In recent years, archaeologists and Native American communities have struggled to find common ground even though more than a century ago a man of Seneca descent raised on New York's Cattaraugus Reservation, Arthur C. Parker, joined the ranks of professional archaeology. Until now, Parker's life and legacy as the first Native American archaeologist have been neither closely studied nor widely recognized. At a time when heated debates about the control of Native American heritage have come to dominate archaeology, Parker's experiences form a singular lens to view the field's tangled history and current predicaments with Indigenous peoples. In Inheriting the Past, Chip Colwell-Chanthaphonh examines Parker's winding career path and asks why it has taken generations for Native peoples to follow in his footsteps. Closely tracing Parker's life through extensive archival research, Colwell-Chanthaphonh explores how Parker crafted a professional identity and negotiated dilemmas arising from questions of privilege, ownership, authorship, and public participation.
How Parker, as well as the discipline more broadly, chose to address the conflict between Native American rights and the pursuit of scientific discovery ultimately helped form archaeology's moral community. Parker's rise in archaeology just as the field was taking shape demonstrates that Native Americans could have found a place in the scholarly pursuit of the past years ago and altered its trajectory. Instead, it has taken more than a century to articulate the promise of an Indigenous archaeology, n archaeological practice carried out by, for, and with Native peoples. As the current generation of researchers explores new possibilities of inclusiveness, Parker's struggles and successes serve as a singular reference point to reflect on archaeology's history and its future.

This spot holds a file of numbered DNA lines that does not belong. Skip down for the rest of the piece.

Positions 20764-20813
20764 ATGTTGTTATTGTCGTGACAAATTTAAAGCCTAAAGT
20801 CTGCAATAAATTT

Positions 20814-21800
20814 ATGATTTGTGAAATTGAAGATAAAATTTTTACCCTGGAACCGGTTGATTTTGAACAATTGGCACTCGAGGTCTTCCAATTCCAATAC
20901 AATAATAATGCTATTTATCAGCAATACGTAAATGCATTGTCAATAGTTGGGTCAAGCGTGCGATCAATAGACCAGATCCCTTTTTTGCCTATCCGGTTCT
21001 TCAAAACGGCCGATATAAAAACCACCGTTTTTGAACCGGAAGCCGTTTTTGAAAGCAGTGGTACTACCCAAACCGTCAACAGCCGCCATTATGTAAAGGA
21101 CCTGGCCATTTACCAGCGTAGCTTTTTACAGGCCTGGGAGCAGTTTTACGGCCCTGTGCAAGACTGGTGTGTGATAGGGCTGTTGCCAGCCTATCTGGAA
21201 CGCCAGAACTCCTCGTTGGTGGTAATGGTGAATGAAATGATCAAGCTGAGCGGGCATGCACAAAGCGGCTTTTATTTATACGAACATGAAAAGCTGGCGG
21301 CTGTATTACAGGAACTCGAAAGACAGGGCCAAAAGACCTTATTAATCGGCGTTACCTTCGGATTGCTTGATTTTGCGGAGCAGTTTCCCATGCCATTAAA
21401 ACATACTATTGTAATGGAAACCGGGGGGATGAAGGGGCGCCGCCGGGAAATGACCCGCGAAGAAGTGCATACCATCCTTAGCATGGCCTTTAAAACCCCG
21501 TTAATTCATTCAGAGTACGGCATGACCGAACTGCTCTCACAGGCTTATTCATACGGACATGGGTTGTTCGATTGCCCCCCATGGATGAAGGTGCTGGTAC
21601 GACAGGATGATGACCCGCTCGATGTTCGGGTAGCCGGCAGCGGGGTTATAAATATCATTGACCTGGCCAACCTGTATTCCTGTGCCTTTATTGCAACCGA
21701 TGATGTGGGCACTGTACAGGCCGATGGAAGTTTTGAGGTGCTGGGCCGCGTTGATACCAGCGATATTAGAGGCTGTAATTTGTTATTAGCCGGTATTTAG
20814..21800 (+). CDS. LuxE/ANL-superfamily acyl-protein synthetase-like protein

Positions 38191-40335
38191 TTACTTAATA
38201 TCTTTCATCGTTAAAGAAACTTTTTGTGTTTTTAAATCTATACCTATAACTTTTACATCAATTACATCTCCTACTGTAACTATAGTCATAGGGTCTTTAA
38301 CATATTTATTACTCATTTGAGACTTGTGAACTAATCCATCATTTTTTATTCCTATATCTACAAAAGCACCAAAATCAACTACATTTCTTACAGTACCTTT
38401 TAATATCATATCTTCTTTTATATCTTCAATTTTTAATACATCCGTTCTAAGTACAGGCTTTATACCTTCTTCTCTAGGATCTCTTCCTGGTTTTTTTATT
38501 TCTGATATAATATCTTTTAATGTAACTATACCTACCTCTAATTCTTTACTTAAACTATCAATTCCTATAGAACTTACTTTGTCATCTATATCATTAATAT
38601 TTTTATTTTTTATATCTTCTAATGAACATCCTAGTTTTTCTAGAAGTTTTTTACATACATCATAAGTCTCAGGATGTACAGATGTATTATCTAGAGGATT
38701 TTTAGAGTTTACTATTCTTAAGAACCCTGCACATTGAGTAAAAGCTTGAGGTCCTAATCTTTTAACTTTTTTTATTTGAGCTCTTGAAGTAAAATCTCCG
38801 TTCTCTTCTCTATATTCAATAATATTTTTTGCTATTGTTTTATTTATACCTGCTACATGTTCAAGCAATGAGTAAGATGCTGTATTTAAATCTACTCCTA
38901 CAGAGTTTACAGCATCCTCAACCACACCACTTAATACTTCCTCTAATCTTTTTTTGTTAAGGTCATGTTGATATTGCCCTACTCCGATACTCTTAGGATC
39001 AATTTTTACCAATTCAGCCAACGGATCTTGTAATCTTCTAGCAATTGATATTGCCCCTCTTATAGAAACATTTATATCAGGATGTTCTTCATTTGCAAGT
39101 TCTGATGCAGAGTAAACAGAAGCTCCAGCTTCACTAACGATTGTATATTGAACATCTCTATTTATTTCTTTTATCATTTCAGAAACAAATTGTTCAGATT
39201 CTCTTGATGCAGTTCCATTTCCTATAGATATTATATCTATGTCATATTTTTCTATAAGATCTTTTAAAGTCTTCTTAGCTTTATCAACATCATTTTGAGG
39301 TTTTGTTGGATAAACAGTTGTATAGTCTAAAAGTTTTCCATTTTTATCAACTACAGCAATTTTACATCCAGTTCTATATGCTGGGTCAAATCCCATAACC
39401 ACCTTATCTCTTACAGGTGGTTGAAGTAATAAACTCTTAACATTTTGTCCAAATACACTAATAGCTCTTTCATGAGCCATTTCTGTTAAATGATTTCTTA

Dr. Colwell-Chanthaphonh received his PhD from Indiana University and his BA from the University of Arizona. Before coming to the Denver Museum of Nature & Science, he held fellowships with the Center for Desert Archaeology and the American Academy of Arts & Sciences. Focusing principally on Native American communities in the American Southwest, Dr. Colwell-Chanthaphonh has undertaken a range of studies to examine the role of history--and objects that embody history--in politics, science, landscapes, museums, and heritage sites. He has published more than two dozen articles and book chapters, and has authored and edited five books, including History is in the Land: Multivocal Tribal Traditions in Arizona's San Pedro Valley, which received Honorable Mention in the 2007 Victor Turner Prize juried book competition, and Massacre at Camp Grant: Forgetting and Remembering Apache History, which received a 2008 Arizona Book Award in the Political/History category.